December 30, 2014 / 11:55 AM / 4 years ago

Zambia mines minister says won't reverse mining royalty hike

LUSAKA, Dec 30 (Reuters) - Zambia will hike royalty rates on open pit and underground mining from Thursday, its mines minister said on Tuesday, despite industry fears of shaft closures and up to 12,000 job losses.

The decision to increase royalties for open pit mines to 20 percent from 6 percent and those for underground mines to 8 percent from 6 percent has rattled unions and miners and there had been hopes that the government would soften the plan.

But Mines Minister Christopher Yaluma said on Tuesday the government would implement the new royalties system as is when it comes into effect on Jan. 1 because it was in the best interest of the country, Africa’s second-largest copper producer.

“It will be negligent of the government to undo what we did. We applied our minds when coming up with the new rates and can’t just change because of an outcry,” Yaluma told Reuters.

He added that mining companies should come up with clear models showing how their businesses would be hit by the royalties for the government to consider any revision.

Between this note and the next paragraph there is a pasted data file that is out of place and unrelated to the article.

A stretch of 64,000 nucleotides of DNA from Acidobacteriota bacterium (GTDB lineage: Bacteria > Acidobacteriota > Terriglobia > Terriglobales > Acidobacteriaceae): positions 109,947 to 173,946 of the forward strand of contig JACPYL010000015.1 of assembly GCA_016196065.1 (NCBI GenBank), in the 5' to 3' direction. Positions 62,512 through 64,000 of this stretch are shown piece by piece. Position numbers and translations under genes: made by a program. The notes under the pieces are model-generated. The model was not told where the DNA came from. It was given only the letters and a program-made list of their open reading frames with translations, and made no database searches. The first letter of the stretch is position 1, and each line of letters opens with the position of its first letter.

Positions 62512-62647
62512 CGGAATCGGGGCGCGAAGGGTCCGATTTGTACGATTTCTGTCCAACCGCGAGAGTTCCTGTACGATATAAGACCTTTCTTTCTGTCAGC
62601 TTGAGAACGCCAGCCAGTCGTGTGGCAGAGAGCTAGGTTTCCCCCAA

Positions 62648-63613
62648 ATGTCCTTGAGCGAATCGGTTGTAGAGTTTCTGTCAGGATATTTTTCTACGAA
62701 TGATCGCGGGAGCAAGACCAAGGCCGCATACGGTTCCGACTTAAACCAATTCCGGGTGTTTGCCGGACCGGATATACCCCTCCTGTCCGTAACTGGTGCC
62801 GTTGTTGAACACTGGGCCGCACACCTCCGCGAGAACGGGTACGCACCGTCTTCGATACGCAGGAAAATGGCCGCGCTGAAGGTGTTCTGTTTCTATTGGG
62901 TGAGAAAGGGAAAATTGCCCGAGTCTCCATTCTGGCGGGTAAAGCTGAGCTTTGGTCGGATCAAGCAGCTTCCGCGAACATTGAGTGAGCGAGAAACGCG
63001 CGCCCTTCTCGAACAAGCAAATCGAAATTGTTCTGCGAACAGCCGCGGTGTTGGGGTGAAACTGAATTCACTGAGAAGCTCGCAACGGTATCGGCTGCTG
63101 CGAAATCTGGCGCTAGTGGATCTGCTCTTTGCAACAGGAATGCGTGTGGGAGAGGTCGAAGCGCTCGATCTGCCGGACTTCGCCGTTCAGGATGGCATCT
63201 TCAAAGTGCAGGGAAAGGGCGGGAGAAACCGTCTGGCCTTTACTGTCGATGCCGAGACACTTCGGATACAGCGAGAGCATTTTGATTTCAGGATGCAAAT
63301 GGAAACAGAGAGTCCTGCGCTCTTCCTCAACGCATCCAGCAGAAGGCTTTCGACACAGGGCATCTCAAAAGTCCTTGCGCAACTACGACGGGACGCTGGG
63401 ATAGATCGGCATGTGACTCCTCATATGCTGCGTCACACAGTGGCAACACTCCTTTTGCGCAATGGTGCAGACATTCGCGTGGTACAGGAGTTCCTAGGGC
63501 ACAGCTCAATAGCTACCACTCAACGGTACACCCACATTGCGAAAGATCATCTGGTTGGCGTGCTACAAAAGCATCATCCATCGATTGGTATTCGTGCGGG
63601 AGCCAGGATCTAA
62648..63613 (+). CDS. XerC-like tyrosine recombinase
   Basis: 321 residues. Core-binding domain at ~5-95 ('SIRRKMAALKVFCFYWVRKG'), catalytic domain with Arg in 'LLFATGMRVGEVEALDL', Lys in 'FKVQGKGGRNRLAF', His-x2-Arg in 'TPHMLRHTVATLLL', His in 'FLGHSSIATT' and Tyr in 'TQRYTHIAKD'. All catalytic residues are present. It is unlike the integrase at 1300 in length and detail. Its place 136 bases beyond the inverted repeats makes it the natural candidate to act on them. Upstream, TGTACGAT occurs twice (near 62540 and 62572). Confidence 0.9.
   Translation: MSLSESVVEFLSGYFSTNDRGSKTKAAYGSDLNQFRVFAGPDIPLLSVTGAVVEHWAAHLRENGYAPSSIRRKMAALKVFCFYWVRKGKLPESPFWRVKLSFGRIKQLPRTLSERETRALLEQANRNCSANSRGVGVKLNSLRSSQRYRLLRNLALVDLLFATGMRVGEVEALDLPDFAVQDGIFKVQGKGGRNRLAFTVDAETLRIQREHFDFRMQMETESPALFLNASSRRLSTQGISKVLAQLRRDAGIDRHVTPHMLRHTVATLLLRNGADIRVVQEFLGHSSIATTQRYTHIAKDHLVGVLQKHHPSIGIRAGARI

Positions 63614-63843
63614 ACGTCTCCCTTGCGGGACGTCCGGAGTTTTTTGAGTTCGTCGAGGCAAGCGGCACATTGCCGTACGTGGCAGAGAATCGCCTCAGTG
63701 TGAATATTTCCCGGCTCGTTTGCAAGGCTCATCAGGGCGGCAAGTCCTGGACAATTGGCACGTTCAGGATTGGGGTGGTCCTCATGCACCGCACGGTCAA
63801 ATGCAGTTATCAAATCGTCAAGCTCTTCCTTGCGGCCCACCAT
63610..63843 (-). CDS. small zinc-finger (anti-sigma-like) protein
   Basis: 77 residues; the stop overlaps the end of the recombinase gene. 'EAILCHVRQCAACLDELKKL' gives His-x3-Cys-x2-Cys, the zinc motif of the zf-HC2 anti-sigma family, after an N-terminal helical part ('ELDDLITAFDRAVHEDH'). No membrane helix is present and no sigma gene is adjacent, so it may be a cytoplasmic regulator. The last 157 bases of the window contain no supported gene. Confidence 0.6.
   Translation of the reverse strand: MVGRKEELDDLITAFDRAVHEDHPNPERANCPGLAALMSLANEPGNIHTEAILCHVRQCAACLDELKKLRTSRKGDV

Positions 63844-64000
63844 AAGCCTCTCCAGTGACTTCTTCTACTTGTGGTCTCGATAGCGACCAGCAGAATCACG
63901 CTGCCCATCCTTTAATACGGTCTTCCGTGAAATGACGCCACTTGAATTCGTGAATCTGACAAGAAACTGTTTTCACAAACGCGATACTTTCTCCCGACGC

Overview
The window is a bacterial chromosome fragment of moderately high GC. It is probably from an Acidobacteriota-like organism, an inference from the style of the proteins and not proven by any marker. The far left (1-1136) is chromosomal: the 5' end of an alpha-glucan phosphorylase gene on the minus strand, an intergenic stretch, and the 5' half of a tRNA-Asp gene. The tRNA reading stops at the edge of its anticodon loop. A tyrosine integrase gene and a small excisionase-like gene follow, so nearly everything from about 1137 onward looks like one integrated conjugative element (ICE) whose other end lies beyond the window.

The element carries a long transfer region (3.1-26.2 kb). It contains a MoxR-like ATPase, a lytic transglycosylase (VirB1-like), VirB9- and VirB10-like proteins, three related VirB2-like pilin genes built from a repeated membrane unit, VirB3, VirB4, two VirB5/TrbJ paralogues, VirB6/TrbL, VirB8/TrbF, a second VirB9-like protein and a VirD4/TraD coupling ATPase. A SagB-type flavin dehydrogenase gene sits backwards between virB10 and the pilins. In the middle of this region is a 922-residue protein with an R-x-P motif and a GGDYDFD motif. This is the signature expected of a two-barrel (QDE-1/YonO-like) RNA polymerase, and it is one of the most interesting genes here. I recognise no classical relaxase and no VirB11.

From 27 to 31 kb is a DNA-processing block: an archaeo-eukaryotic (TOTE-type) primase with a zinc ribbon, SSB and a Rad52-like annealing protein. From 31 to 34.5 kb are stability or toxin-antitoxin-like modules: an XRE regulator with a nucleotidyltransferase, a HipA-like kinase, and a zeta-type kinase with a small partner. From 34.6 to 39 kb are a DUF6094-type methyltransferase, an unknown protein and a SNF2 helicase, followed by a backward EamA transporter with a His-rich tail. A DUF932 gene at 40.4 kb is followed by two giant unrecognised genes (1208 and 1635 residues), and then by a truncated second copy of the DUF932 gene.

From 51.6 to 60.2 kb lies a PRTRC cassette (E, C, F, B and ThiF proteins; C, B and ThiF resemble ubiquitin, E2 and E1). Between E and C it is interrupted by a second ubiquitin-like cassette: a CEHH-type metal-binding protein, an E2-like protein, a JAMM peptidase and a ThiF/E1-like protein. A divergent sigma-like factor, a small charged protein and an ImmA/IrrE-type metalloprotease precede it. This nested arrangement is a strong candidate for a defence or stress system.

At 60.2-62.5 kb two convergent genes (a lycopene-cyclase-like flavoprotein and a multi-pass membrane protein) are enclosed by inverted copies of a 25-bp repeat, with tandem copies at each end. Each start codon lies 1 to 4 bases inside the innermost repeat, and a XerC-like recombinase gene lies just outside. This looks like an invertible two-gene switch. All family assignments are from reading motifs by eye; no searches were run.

Zambia’s Chamber of Mines said this month the new royalties would result in shaft closures and 12,000 jobs losses, and may make a number of other operations economically unviable.

The plan has already prompted Toronto-based Barrick Gold Corp. to suspend operations at its Lumwana Copper Mine, which supports nearly 4,000 direct jobs in the area.

Barrick would start closing down Lumwana, which produced around 118,000 tonnes of copper in 2013, on Jan. 1, Mine Workers Union of Zambia President Chishimba Nkole said, adding his 25,000-strong union was deeply concerned about job losses.

“There must be flexibility on the part of the government and they must act very swiftly because we don’t want our members to lose their jobs,” Nkole told Reuters.

Mining accounts for 12 percent of Zambia’s gross domestic product and 10 percent of formal employment.

Mopani Copper Mines, owned by Glencore, and Canadian firm First Quantum Minerals both have big copper projects that could also be at risk, the Chamber of Mines said.

First Quantum, which operates Zambia’s largest copper mine, Kansanshi has said the plan is a “massive disincentive” for investment if it does not come with some form of capital relief.

Other mining companies operating in Zambia include Vedanta Resources and Vale.

The new royalties were passed into law in the 2015 budget.

Reporfting by Chris Mfula; Editing by Ed Stoddard and Susan Thomas

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